What Do You Call a Thing Like China?

Chinese Investment

On July 27th, the Chinese stock market took a huge plunge, dropping more than 8 percent. The following day, stocks fell another 1.6 percent. While many experts are quick to point out that another drop is unlikely to happen, there are still some that are worried about the effects these plunges will have on the Chinese stock market, and what this will mean for U.S. investors?

“Normally we would say that the Chinese stock market is not that connected to its real economy, as firms don’t use it to raise that much money, and it’s a small percentage of household wealth,” said David Dollar, senior fellow at the Brookings Institution’s Thornton China Center. “By coming in with all these measures, the central authorities on the one hand seemed a little panicky…and the really worry is that this undermines Chinese people’s confidence in the real economy and the government’s ability to make policy.”

If the Chinese economy, and even the Chinese government, is in a situation where they are facing doubt, does that make the Chinese market too risky for U.S. investors?

Only time will tell if this is true or not. However, from where we sit today, investing in China might still be a good idea—we see examples of these types of investments paying off regularly.

Take the investments of KKR for example. According to George R. Roberts, Co-Chairman and Co-CEO of KKR, shared values and trust are important to fostering successful business relationships. These relationships take time to develop, which means a certain degree of faith and trust must be used from time to time.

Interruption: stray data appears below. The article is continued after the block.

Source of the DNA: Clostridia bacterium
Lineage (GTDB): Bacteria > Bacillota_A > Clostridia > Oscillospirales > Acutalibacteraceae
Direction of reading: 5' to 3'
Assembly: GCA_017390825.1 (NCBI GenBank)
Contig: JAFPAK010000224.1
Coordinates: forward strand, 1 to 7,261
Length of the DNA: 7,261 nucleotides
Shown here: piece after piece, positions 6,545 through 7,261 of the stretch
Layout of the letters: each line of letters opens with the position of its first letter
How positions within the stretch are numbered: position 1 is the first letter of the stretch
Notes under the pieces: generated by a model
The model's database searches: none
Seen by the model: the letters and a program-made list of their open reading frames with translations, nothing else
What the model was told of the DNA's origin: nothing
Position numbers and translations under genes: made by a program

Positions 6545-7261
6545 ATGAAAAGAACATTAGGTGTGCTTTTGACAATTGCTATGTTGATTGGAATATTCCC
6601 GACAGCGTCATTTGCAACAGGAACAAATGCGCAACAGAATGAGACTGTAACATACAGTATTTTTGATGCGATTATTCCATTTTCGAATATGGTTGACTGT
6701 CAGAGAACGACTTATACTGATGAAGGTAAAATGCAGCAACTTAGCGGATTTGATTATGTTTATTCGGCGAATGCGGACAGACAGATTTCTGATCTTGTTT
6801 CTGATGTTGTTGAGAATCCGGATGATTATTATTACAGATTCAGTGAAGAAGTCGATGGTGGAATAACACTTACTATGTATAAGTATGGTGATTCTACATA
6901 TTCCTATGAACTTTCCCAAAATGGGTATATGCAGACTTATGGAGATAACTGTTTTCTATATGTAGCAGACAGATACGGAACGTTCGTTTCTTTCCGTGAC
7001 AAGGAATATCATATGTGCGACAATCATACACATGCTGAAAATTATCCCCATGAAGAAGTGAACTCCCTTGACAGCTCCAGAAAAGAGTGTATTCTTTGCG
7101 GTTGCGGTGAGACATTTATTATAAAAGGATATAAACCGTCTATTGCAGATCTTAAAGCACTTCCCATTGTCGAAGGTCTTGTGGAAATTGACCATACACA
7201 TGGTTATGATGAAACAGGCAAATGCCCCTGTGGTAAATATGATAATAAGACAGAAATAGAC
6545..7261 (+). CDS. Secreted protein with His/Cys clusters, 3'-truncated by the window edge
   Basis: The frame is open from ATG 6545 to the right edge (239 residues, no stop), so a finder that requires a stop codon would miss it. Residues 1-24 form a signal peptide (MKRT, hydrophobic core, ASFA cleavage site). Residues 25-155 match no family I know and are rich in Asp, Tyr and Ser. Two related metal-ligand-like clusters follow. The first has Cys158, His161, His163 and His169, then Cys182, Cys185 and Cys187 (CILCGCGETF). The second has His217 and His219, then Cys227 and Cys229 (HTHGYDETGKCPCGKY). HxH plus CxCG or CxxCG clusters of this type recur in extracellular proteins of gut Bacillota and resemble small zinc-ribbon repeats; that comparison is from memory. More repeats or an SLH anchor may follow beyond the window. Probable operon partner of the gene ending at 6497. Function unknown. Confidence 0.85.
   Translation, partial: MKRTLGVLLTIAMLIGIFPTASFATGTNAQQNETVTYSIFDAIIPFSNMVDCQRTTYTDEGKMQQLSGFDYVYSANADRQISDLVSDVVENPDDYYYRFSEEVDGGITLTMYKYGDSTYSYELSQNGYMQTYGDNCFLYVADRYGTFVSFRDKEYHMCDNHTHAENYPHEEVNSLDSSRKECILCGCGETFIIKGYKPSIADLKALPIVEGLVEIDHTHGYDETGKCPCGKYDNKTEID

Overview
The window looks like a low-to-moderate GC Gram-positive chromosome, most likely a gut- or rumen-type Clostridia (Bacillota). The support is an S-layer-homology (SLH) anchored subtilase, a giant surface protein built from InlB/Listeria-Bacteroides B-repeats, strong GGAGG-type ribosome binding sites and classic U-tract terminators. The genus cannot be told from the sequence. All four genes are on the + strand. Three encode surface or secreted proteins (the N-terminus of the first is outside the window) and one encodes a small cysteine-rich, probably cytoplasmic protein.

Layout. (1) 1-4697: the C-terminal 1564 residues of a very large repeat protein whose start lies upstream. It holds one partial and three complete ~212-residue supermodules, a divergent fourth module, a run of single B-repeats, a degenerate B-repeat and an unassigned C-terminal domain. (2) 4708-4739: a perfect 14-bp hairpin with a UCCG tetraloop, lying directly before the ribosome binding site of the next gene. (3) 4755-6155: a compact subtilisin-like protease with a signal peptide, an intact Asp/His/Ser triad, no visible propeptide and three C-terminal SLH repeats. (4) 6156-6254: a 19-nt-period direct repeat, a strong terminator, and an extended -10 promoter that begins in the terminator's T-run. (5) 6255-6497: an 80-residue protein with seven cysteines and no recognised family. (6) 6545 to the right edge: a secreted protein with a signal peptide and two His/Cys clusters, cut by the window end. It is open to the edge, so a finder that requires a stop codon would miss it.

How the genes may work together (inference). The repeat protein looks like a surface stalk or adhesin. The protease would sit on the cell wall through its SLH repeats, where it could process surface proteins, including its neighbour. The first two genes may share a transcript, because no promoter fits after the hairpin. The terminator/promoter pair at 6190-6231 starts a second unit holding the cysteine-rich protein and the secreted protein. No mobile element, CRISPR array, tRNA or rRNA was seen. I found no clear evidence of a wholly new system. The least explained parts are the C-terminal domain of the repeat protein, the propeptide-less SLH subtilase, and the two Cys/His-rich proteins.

KKR has seen success using this strategy multiple times, and are clearly committed to their strategy. For example, they invested in First Data, a payments processing company, despite a sizeable debt load. This strategy focuses on long-term capital appreciation either through strategic minority positions or through controlling the ownership of the companies.

Ultimately, the repercussions of July 27th’s Chinese stock market plunge will depend on whether or not the real Chinese economy, beyond the stock market, takes any damage. If this occurs, and doubt crops up about Chinese policy and stability, then the situation might escalate and become more complicated. But, for now, it appears that maintaining trust in the larger system will allow things to return to normal very soon.

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About DevonJ140
I am currently an Accounting Director living in New York City. I love reading and learning more about business, finance, tech, and current events.

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